Updated: 5:10 p.m. EDT
Here’s your morning Impeachment Watch: The president of the United States, @realDonaldTrump, just publicly threatened to release secretly recorded tapes of his conversations with James Comey, the former FBI director he fired this week.
James Comey better hope that there are no "tapes" of our conversations before he starts leaking to the press!— Donald J. Trump (@realDonaldTrump) May 12, 2017
Trump’s attempt to intimidate Comey appeared to be in response to reports from the Wall Street Journal and NBC News that the former director had let it be known, through associates, that the president had lied in the termination letter he had his bodyguard deliver to FBI headquarters on Tuesday. The letter included a bizarre aside in which Trump claimed that he was grateful to the director for assuring him, in three conversations, that the president himself was not under investigation. Trump’s claim, one associate of Comey’s told the Journal, “is literally farcical.”
Nonetheless, Trump repeated that claim in an interview with NBC News on Thursday, saying that he had first asked the director over dinner at the White House on January 27 if he was a subject of the federal investigation into possible collusion between his presidential campaign and the Russian government to undermine his rival, Hillary Clinton.
“I actually asked him, yes,” Trump said of his conversation with Comey, at a dinner requested by the president the day after the acting attorney general, Sally Yates, had informed the White House that the FBI had proof that the national security adviser, Michael Flynn, had lied about his conversations with the Russian ambassador. (Perhaps not coincidentally, Trump reportedly asked Comey, that night, if he would be “loyal” to him. Comey refused to make such a pledge, his associates told The New York Times.)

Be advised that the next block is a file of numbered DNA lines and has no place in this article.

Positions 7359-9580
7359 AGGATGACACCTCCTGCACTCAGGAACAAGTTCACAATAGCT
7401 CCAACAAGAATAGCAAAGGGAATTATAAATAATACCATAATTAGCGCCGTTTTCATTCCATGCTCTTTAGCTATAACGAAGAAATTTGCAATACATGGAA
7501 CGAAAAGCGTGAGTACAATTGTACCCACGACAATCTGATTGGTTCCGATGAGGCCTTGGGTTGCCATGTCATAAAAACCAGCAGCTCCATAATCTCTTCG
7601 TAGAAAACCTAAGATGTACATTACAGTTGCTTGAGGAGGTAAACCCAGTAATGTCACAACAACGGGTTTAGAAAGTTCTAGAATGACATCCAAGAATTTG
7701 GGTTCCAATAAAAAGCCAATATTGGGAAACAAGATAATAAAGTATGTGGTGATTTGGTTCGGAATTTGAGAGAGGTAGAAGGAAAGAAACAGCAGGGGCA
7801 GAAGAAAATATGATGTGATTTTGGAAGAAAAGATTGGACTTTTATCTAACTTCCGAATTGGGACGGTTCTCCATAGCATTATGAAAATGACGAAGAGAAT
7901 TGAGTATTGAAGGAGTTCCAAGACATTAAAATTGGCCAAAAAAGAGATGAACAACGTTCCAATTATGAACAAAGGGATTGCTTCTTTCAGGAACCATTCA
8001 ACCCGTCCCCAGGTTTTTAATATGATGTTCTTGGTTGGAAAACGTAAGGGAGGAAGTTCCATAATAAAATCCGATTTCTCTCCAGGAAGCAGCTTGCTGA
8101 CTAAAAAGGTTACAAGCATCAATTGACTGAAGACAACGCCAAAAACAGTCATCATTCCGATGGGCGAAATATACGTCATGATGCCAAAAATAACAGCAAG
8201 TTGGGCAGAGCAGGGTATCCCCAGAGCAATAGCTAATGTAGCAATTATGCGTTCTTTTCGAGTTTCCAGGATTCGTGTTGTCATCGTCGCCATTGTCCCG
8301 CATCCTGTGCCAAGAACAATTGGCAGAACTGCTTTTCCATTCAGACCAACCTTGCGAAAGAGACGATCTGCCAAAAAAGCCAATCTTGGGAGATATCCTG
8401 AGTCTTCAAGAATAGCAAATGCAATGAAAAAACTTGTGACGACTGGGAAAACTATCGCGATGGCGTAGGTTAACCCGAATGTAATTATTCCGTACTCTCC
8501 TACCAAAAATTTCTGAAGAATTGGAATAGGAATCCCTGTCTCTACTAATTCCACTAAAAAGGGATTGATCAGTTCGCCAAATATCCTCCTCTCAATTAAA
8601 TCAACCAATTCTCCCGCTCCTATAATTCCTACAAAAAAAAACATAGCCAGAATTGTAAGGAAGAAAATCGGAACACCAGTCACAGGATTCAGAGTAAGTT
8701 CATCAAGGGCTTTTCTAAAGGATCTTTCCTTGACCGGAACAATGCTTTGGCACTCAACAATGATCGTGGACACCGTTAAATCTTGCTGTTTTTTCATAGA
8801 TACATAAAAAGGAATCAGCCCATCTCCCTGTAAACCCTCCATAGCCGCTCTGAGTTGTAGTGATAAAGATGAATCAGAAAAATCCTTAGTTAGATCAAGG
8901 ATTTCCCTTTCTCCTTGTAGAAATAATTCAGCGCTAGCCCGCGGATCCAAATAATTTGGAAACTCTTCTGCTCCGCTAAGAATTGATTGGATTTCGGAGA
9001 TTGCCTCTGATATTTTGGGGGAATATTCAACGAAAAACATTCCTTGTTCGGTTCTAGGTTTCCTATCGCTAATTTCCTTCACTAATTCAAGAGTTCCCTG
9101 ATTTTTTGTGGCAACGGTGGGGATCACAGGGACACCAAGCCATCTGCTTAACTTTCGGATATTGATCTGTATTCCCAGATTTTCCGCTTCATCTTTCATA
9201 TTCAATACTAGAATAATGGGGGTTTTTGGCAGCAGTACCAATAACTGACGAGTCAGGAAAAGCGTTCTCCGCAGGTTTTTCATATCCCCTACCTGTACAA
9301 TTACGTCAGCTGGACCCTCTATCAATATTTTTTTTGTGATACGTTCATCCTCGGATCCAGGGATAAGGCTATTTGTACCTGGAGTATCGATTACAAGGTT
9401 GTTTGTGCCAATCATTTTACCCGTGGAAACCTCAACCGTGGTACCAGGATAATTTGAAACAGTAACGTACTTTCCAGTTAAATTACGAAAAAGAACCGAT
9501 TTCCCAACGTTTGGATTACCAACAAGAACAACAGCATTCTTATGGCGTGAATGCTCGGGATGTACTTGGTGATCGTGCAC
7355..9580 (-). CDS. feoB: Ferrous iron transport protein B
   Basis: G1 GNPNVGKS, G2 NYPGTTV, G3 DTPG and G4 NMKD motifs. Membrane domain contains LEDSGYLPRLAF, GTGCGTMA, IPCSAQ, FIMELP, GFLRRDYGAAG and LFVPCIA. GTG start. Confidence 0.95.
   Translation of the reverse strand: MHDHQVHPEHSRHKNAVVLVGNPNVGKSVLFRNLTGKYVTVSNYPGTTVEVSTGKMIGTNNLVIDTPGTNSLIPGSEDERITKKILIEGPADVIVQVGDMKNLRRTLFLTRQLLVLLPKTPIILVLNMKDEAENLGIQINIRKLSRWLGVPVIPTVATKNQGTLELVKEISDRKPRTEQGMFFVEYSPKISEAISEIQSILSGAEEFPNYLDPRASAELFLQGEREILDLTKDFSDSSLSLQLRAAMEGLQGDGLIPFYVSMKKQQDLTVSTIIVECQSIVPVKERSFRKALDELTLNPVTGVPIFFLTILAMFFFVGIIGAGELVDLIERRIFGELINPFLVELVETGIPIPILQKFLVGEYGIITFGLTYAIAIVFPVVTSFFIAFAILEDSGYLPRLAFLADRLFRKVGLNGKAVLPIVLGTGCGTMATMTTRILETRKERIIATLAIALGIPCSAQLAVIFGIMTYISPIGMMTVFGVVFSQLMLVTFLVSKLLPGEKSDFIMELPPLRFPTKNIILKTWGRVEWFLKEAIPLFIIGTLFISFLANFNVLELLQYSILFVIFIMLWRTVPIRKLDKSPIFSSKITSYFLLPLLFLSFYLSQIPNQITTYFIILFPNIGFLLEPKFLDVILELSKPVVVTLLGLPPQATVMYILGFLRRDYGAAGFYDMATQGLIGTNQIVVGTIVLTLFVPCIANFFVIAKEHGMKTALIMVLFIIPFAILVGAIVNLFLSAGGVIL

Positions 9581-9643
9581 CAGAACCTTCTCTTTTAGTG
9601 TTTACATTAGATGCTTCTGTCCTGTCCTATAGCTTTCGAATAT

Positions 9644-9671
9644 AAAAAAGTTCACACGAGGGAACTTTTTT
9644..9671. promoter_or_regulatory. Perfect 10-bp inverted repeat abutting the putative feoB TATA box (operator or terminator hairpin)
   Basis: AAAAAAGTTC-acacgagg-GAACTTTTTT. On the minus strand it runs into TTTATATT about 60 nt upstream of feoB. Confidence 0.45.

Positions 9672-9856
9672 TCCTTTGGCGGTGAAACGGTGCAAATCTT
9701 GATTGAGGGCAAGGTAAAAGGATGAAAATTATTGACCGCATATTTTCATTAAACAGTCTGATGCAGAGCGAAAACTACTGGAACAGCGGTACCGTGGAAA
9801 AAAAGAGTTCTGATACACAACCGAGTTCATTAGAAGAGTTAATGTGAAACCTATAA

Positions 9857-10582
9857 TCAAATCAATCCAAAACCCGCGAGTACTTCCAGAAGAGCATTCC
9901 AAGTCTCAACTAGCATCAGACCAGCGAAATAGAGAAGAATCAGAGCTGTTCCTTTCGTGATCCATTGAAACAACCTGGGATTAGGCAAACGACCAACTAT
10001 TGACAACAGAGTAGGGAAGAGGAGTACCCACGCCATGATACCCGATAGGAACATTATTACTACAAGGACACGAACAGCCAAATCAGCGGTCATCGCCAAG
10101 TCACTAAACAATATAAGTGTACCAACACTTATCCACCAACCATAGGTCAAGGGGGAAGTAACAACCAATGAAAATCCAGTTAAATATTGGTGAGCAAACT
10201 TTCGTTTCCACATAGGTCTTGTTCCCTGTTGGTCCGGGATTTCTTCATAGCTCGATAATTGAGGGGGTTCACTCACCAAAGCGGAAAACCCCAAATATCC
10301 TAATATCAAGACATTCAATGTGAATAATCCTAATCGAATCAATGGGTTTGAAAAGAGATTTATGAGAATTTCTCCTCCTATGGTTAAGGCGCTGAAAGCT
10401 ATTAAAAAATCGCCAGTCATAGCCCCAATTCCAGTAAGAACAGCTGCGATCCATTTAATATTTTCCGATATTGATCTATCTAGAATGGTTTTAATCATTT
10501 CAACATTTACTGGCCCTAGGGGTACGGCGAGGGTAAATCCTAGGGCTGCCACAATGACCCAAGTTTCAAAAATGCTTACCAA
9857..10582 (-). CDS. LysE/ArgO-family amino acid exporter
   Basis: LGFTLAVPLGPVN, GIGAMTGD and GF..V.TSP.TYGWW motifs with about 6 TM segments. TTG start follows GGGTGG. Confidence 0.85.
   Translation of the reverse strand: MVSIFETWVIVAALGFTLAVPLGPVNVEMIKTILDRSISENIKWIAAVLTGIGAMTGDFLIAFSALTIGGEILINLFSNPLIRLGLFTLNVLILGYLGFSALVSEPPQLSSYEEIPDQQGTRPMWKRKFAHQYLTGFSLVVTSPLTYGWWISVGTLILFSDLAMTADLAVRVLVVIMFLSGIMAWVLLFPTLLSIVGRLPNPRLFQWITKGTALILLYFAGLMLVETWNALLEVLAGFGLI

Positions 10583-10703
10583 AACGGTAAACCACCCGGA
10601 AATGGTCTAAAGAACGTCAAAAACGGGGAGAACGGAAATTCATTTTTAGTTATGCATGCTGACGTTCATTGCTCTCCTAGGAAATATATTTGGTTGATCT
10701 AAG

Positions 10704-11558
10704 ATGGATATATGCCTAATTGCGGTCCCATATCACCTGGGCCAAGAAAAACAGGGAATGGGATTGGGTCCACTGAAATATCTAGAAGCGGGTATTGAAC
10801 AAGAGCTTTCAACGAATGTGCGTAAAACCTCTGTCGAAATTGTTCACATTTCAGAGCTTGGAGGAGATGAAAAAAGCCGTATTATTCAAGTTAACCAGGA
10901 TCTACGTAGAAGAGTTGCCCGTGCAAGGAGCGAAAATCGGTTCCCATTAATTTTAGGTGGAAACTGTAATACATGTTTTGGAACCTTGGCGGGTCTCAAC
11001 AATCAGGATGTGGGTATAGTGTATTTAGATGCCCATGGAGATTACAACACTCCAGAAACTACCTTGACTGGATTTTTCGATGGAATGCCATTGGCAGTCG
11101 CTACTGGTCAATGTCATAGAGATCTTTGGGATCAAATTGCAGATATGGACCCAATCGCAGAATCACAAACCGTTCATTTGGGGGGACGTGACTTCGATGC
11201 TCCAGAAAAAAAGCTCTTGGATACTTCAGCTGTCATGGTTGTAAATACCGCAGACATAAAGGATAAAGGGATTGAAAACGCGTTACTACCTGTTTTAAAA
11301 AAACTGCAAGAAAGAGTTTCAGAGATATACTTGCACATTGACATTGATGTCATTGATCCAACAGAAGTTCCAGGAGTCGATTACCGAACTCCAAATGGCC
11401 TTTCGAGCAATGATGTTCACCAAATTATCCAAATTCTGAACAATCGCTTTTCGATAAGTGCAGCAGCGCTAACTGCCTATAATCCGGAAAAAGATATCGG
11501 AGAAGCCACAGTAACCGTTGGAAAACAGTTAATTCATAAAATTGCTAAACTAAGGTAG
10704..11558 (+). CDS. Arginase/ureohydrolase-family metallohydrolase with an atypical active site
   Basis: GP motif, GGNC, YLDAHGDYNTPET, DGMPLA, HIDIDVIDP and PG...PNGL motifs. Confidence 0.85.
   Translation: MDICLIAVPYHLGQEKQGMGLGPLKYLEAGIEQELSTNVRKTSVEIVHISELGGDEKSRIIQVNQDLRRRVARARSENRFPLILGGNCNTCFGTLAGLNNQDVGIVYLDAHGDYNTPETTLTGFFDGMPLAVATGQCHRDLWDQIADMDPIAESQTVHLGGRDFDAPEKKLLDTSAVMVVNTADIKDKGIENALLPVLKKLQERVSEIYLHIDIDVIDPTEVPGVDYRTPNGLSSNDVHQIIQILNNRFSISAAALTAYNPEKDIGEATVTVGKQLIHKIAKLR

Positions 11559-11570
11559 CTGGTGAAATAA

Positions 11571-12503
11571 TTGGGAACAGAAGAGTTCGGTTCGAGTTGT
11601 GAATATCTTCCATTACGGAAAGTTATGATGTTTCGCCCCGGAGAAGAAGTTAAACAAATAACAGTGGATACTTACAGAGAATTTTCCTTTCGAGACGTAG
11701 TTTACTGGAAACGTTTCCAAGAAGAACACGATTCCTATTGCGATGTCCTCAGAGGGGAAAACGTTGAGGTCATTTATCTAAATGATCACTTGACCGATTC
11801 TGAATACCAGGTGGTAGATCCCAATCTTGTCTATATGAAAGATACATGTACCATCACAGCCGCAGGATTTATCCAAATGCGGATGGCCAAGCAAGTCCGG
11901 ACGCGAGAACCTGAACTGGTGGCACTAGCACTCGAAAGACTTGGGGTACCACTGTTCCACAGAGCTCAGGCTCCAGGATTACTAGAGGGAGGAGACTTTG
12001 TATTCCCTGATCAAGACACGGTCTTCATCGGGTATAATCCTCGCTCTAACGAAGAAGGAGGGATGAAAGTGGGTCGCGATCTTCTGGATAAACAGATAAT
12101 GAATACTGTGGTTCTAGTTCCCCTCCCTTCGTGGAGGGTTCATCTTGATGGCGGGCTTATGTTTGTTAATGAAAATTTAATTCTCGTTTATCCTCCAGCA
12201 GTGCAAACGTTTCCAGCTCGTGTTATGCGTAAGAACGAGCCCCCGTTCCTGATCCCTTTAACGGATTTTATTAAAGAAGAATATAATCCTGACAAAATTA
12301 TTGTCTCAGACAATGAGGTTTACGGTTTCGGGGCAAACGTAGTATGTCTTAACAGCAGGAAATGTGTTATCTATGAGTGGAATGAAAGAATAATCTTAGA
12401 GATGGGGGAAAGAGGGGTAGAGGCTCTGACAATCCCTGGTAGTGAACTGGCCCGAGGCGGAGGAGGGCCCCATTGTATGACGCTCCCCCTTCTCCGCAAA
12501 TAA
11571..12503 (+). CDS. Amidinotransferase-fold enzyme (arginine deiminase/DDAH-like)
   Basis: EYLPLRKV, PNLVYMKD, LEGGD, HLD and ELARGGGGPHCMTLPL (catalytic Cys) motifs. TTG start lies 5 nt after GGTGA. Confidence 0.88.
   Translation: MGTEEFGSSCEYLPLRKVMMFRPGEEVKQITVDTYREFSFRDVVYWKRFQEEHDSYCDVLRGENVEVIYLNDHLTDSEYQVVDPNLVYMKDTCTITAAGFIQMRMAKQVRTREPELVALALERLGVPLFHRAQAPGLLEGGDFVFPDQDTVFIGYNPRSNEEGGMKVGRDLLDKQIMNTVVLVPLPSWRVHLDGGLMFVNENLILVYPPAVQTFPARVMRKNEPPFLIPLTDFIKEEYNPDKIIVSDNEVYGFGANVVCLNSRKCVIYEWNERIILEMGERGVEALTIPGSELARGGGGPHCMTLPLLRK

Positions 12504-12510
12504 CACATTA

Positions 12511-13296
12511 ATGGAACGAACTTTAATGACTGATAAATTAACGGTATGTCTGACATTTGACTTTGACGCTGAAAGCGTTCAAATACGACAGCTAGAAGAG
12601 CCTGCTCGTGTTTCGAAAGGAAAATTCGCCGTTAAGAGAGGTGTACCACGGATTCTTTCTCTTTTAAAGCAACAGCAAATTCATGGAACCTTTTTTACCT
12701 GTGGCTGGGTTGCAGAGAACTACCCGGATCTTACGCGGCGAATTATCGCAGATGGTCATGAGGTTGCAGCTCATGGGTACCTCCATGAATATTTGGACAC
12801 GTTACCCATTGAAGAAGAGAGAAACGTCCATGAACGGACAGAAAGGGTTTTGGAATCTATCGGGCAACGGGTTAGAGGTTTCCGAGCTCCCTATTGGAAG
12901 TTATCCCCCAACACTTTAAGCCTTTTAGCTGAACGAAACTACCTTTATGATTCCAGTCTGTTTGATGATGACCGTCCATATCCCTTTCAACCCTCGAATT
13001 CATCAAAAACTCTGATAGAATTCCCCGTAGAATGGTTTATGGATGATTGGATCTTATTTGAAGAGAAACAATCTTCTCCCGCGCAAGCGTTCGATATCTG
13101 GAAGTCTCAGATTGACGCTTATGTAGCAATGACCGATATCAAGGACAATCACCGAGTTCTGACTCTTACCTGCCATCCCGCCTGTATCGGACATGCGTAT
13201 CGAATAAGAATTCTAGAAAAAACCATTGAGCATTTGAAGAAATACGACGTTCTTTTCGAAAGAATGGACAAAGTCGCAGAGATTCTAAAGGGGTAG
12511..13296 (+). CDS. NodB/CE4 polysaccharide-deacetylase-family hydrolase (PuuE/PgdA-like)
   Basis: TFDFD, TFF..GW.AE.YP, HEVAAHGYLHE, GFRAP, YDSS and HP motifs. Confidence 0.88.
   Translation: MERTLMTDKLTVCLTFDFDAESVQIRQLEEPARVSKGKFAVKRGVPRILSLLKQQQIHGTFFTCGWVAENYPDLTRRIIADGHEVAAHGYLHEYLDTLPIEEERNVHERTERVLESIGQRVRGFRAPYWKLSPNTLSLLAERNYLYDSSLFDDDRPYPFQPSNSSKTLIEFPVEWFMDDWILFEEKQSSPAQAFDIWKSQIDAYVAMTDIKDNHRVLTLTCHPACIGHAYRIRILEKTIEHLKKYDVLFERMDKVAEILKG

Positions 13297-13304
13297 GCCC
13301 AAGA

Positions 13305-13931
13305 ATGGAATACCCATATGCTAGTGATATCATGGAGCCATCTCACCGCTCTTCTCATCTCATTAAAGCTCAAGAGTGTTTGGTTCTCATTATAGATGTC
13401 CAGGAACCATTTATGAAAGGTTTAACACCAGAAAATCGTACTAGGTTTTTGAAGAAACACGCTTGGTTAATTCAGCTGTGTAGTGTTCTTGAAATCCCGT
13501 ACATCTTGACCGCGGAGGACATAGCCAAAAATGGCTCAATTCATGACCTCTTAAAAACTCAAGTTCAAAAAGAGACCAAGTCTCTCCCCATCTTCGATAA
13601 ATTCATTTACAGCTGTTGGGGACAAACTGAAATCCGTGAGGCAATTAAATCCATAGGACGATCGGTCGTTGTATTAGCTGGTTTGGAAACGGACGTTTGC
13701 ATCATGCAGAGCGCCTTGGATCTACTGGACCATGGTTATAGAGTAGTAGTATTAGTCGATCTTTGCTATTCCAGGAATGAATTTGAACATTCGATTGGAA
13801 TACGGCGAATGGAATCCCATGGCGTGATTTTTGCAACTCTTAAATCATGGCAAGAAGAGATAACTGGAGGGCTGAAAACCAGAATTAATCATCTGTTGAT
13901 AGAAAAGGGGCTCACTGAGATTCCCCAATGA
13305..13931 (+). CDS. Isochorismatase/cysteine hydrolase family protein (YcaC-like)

“I said, ‘If it’s possible, would you let me know — am I under investigation?’” Trump recalled asking Comey. “He said, ‘You are not under investigation.’”
Moments later, Trump admitted that ending the federal investigation into his own campaign was central to his thinking when he made the final decision to fire the FBI director leading the probe.
“I was going to fire Comey, knowing there was no good time to do it,” Trump said, describing his thought process. “And in fact, when I decided to just do it, I said to myself, I said, ‘You know, this Russia thing, with Trump and Russia, is a made-up story — it’s an excuse by the Democrats for having lost an election.’”
“It should be over with,” Trump added of the investigation — which, in fact, began months before he won the election. “In my opinion it should’ve been over a long time ago.”
Norm Eisen, a White House Ethics Czar for President Barack Obama, noted that Trump’s tweet could even be criminal intimidation of a witness to his attempt to obstruct justice.
Trump’s reference to the possible existence of recordings of his conversations with Comey — two of which, he says, took place on the phone — raised the immediate specter of a secret White House recording system, like that used by Trump’s political idol, Richard Nixon.